Druid relies on a distributed filesystem or binary object store for data storage. The most commonly used deep storage implementations are S3 (popular for those on AWS) and HDFS (popular if you already have a Hadoop deployment). In this post, I will show you how to configure Apache Cassandra deep storage for druid cluster.

Druid can use Cassandra as a deep storage mechanism. Segments and their metadata are stored in Cassandra in two tables: index_storage and descriptor_storage. Underneath the hood, the Cassandra integration leverages Astyanax. The index storage table is a Chunked Object repository. It contains compressed segments for distribution to historical nodes. Since segments can be large, the Chunked Object storage allows the integration to multi-thread the write to Cassandra, and spreads the data across all the nodes in a cluster. The descriptor storage table is a normal C* table that stores the segment metadata.

I’m assuming you already have Cassandra installed. If not installed yet, follow this post to install Apache Cassandra.

Schema

Open terminal and go to Cassandra installation directory and run:

./bin/cqlsh

This will open Cassandra command line interface. Now create a new keyspace named druid.

CREATE KEYSPACE IF NOT EXISTS druid WITH replication = {'class':'SimpleStrategy', 'replication_factor':1};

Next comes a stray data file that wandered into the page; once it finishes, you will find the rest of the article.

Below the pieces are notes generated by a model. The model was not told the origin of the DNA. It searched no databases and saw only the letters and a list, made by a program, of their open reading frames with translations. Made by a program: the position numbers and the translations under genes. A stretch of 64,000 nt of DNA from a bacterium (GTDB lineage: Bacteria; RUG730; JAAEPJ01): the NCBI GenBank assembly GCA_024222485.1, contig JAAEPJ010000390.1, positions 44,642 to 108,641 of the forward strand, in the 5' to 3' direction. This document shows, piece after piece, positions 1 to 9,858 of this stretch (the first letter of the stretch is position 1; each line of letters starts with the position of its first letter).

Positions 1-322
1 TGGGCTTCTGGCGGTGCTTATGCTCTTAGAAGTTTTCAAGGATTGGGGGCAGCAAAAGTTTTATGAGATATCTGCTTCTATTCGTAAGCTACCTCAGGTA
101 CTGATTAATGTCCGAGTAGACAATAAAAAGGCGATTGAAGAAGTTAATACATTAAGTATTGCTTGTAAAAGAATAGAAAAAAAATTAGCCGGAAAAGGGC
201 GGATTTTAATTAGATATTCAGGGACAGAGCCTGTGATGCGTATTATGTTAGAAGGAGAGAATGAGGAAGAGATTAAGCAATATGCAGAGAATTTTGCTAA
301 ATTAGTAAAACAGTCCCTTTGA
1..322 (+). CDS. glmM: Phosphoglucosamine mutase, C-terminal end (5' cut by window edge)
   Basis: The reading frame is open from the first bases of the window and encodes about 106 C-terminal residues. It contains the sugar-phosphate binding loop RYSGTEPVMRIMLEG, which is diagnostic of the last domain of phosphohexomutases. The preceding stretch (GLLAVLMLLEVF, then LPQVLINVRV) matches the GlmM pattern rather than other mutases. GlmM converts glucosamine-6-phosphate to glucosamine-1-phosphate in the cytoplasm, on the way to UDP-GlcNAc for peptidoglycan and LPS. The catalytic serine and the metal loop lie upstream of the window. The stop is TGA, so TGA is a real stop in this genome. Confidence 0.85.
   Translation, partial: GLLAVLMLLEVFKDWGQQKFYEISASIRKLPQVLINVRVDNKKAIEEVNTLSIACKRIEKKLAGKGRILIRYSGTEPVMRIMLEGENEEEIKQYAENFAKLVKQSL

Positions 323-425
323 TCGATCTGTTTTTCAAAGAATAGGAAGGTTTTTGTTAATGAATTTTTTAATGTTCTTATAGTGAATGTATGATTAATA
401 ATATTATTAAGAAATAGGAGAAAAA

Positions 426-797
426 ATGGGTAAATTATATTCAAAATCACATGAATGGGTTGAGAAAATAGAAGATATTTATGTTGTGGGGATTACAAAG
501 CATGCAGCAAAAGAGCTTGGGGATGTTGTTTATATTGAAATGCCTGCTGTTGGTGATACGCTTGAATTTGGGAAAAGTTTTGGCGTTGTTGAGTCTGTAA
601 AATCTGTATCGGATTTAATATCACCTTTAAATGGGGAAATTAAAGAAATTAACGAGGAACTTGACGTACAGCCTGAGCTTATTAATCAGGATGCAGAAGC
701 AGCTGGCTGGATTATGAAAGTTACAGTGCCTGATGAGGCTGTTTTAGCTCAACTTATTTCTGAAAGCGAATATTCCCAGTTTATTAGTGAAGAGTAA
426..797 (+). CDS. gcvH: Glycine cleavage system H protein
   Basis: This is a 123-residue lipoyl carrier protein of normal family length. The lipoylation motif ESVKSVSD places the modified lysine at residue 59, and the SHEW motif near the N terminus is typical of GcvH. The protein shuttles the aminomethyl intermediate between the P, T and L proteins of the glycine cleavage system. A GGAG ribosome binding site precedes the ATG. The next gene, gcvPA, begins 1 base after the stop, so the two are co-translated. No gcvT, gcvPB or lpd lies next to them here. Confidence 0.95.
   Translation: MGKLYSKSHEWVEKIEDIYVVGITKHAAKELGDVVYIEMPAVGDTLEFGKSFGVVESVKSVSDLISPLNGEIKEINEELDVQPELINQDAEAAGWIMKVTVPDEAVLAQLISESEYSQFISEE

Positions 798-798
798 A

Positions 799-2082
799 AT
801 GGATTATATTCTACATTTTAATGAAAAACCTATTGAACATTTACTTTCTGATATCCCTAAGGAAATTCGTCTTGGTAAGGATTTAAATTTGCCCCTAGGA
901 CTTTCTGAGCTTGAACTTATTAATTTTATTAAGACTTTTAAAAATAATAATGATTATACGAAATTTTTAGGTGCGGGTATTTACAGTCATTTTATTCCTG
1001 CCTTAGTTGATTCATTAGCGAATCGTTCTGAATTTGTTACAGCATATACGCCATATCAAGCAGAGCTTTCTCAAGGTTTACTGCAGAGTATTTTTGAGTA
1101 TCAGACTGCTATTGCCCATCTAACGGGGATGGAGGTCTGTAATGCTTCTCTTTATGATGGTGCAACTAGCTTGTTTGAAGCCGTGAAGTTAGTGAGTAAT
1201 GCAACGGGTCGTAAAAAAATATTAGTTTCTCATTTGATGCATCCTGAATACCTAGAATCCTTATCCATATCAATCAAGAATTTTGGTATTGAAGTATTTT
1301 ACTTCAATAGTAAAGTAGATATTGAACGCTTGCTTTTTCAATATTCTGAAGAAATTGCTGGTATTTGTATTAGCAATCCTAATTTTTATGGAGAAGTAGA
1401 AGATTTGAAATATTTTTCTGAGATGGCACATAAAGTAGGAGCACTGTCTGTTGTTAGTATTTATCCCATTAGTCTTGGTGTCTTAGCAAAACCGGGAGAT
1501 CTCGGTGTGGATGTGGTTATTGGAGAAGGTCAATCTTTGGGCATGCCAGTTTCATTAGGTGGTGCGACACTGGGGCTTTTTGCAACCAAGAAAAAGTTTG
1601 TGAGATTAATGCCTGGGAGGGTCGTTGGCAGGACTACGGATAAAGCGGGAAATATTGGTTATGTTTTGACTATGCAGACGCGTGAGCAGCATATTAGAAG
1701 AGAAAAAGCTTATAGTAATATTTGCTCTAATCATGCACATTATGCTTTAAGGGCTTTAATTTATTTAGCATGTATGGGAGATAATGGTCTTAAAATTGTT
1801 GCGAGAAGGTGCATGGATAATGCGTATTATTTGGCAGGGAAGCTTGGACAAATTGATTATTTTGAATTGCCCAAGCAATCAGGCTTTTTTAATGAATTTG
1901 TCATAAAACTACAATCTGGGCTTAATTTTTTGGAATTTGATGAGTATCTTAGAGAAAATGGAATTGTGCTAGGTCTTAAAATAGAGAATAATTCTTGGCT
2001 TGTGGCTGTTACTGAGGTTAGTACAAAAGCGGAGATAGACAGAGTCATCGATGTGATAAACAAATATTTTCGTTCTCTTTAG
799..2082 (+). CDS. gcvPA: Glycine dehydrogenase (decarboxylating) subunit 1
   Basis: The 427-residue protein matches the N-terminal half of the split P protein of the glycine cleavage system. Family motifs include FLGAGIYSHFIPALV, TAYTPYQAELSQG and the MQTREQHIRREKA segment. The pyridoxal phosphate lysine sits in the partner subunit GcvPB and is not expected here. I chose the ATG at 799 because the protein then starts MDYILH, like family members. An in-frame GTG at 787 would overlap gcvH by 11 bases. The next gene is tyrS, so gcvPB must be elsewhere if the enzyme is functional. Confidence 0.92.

USE druid;

Now create the schema. Below are the create statements for each:

CREATE TABLE index_storage(key text,
                           chunk text,
                           value blob,
                           PRIMARY KEY (key, chunk)) WITH COMPACT STORAGE;
CREATE TABLE descriptor_storage(key varchar,
                                lastModified timestamp,
                                descriptor varchar,
                                PRIMARY KEY (key)) WITH COMPACT STORAGE;

Extension

druid-cassandra-storage is a community extension and does not come up with the distribution by default. You need to either download the extension jar files from maven or build it from the source.

Here, we’re going to use pull-deps to download the extension from maven. Go to dist/druid/ directory from terminal and run:

java \
  -cp "lib/*" \
  -Ddruid.extensions.directory="extensions" \
  -Ddruid.extensions.hadoopDependenciesDir="hadoop-dependencies" \
  io.druid.cli.Main tools pull-deps \
  --no-default-hadoop \
  -c "io.druid.extensions.contrib:druid-cassandra-storage:0.12.0"

This will download the druid-cassandra-storage extension from maven into extensions directory.

Now In conf/druid/_common/common.runtime.properties, add “druid-cassandra-storage” to druid.extensions.loadList. If for example the list already contains “druid-parser-route”, the final property should look like:

druid.extensions.loadList=["druid-parser-route", "druid-cassandra-storage"].

Comment out the configurations for local storage under “Deep Storage” section and add appropriate values for Cassandra. After this, “Deep Storage” section should look like:

#
# Deep storage
#
# For local disk (only viable in a cluster if this is a network mount):
#druid.storage.type=local
#druid.storage.storageDirectory=var/druid/segments
# For HDFS:
#druid.storage.type=hdfs
#druid.storage.storageDirectory=/druid/segments
# For S3:
#druid.storage.type=s3
#druid.storage.bucket=your-bucket
#druid.storage.baseKey=druid/segments
#druid.s3.accessKey=...
#druid.s3.secretKey=...
# For Cassandra
druid.storage.type=c*
druid.storage.host=localhost:9160
druid.storage.keyspace=druid

You’re done. Now restart the servers to take effect. To test if it is working, load the sample data in druid and see segments data in Cassandra schemas using cqlsh.

You may also like